Since the temperatures plunged a few weeks ago I’ve been relying on the Patagonia Capilene Air Hoody (it’s more like a baselayer) for every hike I’ve been on, including a two-day backpack through the Brecon Beacons, an overnight in a bothy, a climbing trip and an early morning round of Helvellyn.
Quick verdict: it’s brilliant.
The Secret Ingredients
First of all, before we look into the Patagonia Capilene Air’s performance out in the field, I’ll give a run through the tech behind it.
It uses a blend of soft merino wool from New Zealand (51%) and a polyester fleece that’s made out of used plastic bottles – the same type of fleece fabric that Patagonia made a name for itself with back in 1993 with the release of those classic Synchilla fleeces.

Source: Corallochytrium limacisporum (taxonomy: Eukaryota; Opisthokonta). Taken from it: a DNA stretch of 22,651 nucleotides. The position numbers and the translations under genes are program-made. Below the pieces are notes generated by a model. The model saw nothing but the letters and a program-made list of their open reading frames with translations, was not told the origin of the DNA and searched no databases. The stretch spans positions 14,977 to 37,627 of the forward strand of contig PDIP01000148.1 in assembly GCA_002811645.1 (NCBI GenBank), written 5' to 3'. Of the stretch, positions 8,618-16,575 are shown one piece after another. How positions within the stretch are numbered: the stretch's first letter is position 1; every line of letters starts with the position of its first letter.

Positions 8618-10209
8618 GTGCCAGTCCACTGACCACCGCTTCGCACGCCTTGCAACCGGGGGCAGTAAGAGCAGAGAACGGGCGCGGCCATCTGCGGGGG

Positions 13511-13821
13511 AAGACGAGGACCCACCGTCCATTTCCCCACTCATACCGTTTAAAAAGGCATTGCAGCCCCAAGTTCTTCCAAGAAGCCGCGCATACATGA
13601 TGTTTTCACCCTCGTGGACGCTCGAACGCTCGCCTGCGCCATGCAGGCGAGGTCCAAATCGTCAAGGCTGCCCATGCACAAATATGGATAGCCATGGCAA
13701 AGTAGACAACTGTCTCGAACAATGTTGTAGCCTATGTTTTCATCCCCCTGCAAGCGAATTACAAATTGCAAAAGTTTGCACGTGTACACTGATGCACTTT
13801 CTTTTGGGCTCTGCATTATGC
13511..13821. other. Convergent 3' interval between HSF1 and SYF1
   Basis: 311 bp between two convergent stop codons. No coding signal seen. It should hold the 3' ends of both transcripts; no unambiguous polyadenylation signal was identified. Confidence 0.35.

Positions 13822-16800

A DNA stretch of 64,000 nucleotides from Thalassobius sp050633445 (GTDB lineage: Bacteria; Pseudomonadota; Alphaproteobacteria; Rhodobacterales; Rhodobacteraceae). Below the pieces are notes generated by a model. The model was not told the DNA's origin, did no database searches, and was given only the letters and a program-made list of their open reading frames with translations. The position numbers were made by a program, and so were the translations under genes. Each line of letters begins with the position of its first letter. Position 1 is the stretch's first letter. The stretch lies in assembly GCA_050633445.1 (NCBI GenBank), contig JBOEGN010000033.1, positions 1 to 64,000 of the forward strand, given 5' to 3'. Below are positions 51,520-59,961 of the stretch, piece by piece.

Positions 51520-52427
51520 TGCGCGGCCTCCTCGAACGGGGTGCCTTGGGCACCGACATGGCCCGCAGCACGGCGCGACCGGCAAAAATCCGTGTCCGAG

These two materials are woven into a kind-of 3D knit resulting in thousands of insulating air pockets, and it’s all done completely seamlessly so there’s much less chance of any irritation to the skin.
Another clever thing about this construction is that even despite the absence of any elastane the whole knit is springy and close-fitting. It has a lovely bit of stretch to it without feeling either constricting or saggy.
I’ve tried the Patagonia Capilene Air Hoody in a number of different ways. I’ve worn it under a rain coat, under an insulated jacket, and just by itself while out on a surprisingly mild autumn hike (plus in the pub afterwards). I’ve also hiked and camped for a couple of days in it without removing it at all. And It’s been up to the task on every occasion.
It didn’t win an ISPO Gold Award for nothing.